IRVINE, Calif. - September 1, 2021
In July 2017, the city of San Clemente filed a lawsuit against the People of the State of California, the Foothill/Eastern Transportation Corridor Agency (F/ETCA), the California Department of Transportation (Caltrans), the Native American Heritage Commission, the California State Park and Recreation Commission and six environmental groups. The lawsuit alleged 13 separate claims primarily regarding the potential study of traffic solutions that was scheduled to formally commence in 2019 – two years after the lawsuit was filed.
All 13 claims have now been dismissed and the Court has entered a judgment in the F/ETCA’s favor.
“The City of San Clemente chose litigation, abdication, misinformation and disinformation over collaboration. And, they took unnecessarily litigious action against the F/ETCA and its directors, Caltrans and environmentalists. That isn’t the way the public expects government agencies to solve issues – especially at the expense of city and state taxpayers,” said Peggy Huang, F/ETCA Chair and Yorba Linda Mayor.
By March 2021, all of San Clemente’s claims had been dismissed except for three. Those three claims included the city’s challenge to the continued collection of development impact fees (DIFs) from San Clemente developers and an assertion that Streets and Highways Code section 541 requires any extension of State Route 241 to physically go around the city’s boundaries.
Following a July 2021 hearing – during which the Court heard additional argument from counsel for the city and the F/ETCA – the Court granted defendants’ motion for summary adjudication and ruled in favor of the F/ETCA, Caltrans and the other defendants.
With respect to San Clemente’s DIF challenge, the Court found that the city’s arguments “are without merit.” The Court noted that the city has not paid any DIFs, and that the clear statutory language of the Mitigation Fee Act did not permit the city’s challenge.
With respect to the Streets and Highways Code claim, the Court explained that at the time the city asserted its cause of action, an extension of State Route 241 through San Clemente was merely one of many possible routes under consideration, and, as such, “[a]t its inception, the City’s cause of action for declaratory relief was based upon a future event that might never occur and was therefore not ripe for adjudication.” Notably, the F/ETCA emphasized this fact to San Clemente’s representatives on numerous occasions, including during multiple public Board Meetings.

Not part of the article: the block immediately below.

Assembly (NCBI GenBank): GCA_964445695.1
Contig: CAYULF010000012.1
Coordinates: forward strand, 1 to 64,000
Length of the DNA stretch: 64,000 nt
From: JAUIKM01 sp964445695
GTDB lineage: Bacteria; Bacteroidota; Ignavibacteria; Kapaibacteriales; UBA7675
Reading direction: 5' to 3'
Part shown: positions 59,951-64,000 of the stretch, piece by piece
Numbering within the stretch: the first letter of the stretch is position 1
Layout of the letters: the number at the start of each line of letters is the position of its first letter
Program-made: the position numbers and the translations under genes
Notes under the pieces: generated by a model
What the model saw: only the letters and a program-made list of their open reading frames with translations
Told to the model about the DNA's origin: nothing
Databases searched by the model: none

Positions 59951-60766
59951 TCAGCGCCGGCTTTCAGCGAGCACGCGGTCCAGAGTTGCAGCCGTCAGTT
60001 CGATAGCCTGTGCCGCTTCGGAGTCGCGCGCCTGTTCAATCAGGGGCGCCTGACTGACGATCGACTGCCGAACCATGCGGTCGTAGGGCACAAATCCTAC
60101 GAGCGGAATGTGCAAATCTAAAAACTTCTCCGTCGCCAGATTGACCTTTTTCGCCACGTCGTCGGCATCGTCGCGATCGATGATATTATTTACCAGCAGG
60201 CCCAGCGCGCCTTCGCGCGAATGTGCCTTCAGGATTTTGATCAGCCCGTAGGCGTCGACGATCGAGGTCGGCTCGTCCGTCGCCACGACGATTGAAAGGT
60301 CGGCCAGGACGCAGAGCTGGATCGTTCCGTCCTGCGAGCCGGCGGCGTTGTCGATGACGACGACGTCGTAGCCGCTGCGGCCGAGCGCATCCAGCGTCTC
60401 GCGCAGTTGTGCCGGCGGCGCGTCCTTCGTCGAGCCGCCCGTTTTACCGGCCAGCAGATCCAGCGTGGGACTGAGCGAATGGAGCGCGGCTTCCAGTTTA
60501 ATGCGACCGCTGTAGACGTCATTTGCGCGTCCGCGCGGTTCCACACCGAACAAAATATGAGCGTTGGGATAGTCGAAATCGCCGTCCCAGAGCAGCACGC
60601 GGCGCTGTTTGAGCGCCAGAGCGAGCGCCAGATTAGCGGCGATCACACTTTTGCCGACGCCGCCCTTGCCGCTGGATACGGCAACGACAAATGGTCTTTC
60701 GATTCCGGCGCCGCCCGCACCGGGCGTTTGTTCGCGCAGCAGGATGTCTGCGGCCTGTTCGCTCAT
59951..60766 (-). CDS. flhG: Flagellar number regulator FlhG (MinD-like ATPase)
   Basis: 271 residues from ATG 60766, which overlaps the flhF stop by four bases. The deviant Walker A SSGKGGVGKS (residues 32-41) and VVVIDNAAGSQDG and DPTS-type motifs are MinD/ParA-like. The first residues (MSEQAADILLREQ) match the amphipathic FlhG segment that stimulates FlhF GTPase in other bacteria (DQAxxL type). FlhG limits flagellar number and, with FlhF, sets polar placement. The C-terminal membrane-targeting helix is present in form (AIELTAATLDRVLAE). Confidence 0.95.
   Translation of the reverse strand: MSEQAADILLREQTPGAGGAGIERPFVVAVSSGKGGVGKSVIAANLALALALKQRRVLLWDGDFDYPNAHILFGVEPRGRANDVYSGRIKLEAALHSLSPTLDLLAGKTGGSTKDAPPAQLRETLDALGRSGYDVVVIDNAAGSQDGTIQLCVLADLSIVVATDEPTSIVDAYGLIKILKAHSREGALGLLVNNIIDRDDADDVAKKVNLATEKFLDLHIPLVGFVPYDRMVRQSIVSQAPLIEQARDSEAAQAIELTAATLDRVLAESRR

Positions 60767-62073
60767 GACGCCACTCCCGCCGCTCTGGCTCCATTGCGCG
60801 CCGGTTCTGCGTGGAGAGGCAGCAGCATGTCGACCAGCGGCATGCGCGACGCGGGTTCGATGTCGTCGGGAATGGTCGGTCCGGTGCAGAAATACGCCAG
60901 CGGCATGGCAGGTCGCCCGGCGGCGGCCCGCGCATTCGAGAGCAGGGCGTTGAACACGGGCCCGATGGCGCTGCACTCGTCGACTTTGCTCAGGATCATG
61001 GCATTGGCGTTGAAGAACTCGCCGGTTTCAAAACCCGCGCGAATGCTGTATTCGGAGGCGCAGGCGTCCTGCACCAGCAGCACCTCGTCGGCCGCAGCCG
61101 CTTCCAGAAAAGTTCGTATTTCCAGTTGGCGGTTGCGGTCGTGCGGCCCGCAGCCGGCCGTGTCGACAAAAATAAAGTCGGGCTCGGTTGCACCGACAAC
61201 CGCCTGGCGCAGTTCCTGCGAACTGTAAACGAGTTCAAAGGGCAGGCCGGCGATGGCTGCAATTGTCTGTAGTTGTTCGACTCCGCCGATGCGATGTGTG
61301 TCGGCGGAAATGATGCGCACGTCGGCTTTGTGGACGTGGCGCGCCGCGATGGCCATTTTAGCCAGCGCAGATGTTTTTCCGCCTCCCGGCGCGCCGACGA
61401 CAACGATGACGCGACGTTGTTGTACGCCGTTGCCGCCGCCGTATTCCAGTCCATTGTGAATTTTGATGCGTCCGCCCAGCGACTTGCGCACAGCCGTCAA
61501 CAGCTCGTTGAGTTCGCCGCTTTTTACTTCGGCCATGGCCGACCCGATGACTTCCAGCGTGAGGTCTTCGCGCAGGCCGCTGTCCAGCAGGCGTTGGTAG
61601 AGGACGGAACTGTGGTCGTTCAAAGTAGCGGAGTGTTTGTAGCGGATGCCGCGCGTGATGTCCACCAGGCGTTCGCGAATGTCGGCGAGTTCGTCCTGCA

“While the F/ETCA and other defendants remained confident that the Court would dismiss San Clemente’s lawsuit in its entirety, we tried working with the city to find common ground and obtain an out-of-court solution that would save time and San Clemente taxpayer dollars,” said Samuel Johnson, CEO of the Transportation Corridor Agencies. “We tried to make putting the concluded study in the rearview mirror a win-win for both the F/ETCA and San Clemente, but they weren’t interested, and now the courts have told them they were wrong to pursue the litigation.”
With judgment now entered against the city, the F/ETCA – along with the other defendants – are undeniably the prevailing party in the litigation.
The Transportation Corridor Agencies (TCA) are two joint powers authorities formed by the California Legislature in 1986 to plan, finance, construct and operate Orange County’s public toll road system comprised of the 73, 133, 241 and 261 Toll Roads.